Getting maps like this is no easy process, so this is mightily impressive work, but what struck me is that it doesn’t look very filamentary. In other words, the dark matter appears to reside predominantly in isolated blobs with not much hint of the complicated network of filaments we call the Cosmic Web. That’s a very subjective judgement, of course, and it will be necessary to study the properties of maps like this in considerable detail in order to see whether they really match the predictions of cosmological theory.

After the meeting, and a glass of wine in Burlington House, I toddled off to the Athenaeum for an extremely nice dinner. It being the Parish meeting of the RAS Club, afterwards we went through a number of items of Club business, including the election of four new members.

Life  goes on, as does astronomy, even in darkness.

Just a closer walk with thee

Posted in Music, Television, The Universe and Stuff with tags , , , on January 12, 2012 by telescoper

I saw this clip a few days ago, and had it in mind to post it at an appropriate time. Unfortunately when I got home today I learned some news that makes today seem all too appropriate. A distinguished and respected colleague, Prof. Steve Rawlings, of Oxford University was found dead last night. This is shocking and desperately sad news. I have no idea what happened but apparently the Oxfordshire police have arrested a 49-year old man on suspicion of murder. No doubt more information will emerge in due course.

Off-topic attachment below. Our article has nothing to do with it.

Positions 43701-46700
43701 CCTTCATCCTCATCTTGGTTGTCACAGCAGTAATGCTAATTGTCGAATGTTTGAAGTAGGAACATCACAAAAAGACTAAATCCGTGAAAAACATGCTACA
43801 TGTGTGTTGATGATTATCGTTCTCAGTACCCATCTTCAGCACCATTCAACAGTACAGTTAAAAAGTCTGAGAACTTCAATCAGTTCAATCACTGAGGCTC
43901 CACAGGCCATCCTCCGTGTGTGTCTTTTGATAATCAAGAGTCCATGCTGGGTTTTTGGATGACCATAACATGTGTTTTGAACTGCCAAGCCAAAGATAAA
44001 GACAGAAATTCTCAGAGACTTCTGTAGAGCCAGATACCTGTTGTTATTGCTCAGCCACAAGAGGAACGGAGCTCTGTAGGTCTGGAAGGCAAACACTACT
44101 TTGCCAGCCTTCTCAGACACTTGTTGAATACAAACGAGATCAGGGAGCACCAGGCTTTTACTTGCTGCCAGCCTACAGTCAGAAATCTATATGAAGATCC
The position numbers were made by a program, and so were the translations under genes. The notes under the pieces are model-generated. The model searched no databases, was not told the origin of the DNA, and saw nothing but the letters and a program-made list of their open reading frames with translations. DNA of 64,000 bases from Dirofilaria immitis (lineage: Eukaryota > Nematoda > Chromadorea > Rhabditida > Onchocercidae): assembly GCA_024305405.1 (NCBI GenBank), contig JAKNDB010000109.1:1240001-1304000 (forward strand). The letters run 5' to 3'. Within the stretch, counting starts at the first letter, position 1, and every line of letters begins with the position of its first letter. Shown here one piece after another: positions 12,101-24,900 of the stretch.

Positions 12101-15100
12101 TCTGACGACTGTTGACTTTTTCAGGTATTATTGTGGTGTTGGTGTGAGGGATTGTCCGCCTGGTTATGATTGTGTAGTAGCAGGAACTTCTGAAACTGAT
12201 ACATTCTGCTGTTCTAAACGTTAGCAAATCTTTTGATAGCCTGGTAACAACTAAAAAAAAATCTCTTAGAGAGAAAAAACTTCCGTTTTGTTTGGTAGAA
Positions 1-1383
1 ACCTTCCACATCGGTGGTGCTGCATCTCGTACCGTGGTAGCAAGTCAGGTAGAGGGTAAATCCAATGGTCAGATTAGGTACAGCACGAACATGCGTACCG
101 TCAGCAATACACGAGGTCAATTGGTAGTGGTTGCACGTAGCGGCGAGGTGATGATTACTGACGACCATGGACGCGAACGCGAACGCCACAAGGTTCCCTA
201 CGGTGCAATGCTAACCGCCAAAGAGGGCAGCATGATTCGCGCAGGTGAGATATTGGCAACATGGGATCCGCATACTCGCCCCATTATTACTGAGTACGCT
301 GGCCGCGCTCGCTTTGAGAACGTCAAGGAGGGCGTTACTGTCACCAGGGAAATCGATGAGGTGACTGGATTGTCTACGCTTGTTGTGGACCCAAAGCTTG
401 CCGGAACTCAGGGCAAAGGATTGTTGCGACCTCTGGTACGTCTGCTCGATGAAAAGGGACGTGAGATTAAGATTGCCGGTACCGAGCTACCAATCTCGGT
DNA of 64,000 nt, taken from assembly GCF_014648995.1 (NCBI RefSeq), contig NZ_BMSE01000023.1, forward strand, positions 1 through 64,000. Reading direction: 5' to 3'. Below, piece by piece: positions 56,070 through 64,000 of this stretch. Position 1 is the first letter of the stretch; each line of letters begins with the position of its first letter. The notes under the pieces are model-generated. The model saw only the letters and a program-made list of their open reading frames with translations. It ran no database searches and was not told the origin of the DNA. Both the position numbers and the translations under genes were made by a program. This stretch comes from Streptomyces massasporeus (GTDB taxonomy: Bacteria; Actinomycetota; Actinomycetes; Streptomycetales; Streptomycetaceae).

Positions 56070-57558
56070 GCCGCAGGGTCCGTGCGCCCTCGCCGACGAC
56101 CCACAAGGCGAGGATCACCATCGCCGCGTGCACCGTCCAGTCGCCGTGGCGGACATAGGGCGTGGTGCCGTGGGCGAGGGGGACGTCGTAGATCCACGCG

The connection between this sombre piece of news and the clip I  intended to post should become obvious when I tell you that it depicts a funeral. Indeed the music featured, the hymn or spiritual Just a Closer Walk with Thee, was the main music chosen for the service when my father died,  just over four years ago. It’s a lovely old traditional tune that often  plays a central role in New Orleans style funerals, as shown here, and is a melody that, for me, has a deep associattion with loss and bereavement.

The clip is taken from the US TV series Treme. I haven’t seen Treme -if it has been shown on UK TV I missed it – but it’s set in New Orleans in the aftermath of the near destruction of the city by Hurricane Katrina in 2005. Not knowing anything about the TV series I only watched the clip because of the music, but I was mightily impressed by the way the scene was photographed and how careful the producers had been in getting the details just right, because a funeral in New Orleans is unlike any other.

The sashes, parasols, and exaggerated, swaying slow march seen in the film are in some sense almost comical, but  they are also at the same time solemn and immensely dignified. Defiant, even. I don’t think it’s just because I am a jazz fan that I find this video so moving. Perhaps it’s really because, faced with the awesome finality of death, every action we take in life is comical anyway, just as every word is ultimately banal. However, if a farce is what  it’s going to be, let’s just make sure it’s done the way we like it – especially at the end.

One of the commenters on Youtube put it thus:

it aint my time yet .but when it is thats the way i wanna go home

Amen to that. I don’t think Steve Rawlings was a jazz fan, but this is the best way I can think of to pay my respects.